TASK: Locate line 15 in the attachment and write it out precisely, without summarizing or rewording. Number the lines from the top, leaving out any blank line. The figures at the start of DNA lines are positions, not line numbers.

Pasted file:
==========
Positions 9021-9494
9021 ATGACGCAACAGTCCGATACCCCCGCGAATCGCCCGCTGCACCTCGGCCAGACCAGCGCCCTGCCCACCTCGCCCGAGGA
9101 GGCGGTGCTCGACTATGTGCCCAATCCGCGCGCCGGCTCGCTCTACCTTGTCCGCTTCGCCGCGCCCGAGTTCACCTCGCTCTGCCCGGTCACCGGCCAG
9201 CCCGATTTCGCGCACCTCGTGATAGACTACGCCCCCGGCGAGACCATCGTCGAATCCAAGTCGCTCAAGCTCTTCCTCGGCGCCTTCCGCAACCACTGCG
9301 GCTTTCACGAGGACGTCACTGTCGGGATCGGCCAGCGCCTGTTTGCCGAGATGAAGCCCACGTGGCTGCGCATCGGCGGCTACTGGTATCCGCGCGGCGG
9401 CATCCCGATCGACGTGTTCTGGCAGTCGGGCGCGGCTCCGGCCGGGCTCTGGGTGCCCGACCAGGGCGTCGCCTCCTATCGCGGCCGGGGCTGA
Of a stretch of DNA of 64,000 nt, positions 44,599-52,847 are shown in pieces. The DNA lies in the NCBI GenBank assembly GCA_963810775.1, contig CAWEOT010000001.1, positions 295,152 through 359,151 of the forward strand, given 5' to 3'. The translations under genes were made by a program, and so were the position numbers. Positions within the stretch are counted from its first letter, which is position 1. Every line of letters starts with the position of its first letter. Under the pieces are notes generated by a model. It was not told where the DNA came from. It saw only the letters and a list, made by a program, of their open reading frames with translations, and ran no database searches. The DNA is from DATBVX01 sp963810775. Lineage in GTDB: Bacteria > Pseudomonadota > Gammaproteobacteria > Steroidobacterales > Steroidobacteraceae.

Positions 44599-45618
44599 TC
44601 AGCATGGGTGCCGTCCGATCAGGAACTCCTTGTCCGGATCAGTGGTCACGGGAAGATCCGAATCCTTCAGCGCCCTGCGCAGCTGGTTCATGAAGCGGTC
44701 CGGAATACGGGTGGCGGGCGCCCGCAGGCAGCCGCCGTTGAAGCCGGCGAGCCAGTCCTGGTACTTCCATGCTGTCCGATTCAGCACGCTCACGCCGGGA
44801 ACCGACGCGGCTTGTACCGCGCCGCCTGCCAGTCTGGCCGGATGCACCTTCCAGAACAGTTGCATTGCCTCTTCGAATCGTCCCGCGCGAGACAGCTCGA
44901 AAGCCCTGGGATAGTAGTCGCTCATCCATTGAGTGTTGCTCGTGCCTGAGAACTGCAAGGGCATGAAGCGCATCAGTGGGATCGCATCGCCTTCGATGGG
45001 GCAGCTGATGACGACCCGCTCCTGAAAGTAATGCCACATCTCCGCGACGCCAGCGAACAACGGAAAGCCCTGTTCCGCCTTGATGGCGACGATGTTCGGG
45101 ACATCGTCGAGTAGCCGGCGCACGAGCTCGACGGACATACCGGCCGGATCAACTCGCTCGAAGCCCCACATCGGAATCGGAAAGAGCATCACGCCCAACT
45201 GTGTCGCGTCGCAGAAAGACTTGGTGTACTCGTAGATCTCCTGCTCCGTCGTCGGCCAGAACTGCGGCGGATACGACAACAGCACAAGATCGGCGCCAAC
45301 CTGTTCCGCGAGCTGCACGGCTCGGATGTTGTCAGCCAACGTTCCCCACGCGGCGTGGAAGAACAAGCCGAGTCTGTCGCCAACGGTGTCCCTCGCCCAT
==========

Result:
45101 ACATCGTCGAGTAGCCGGCGCACGAGCTCGACGGACATACCGGCCGGATCAACTCGCTCGAAGCCCCACATCGGAATCGGAAAGAGCATCACGCCCAACT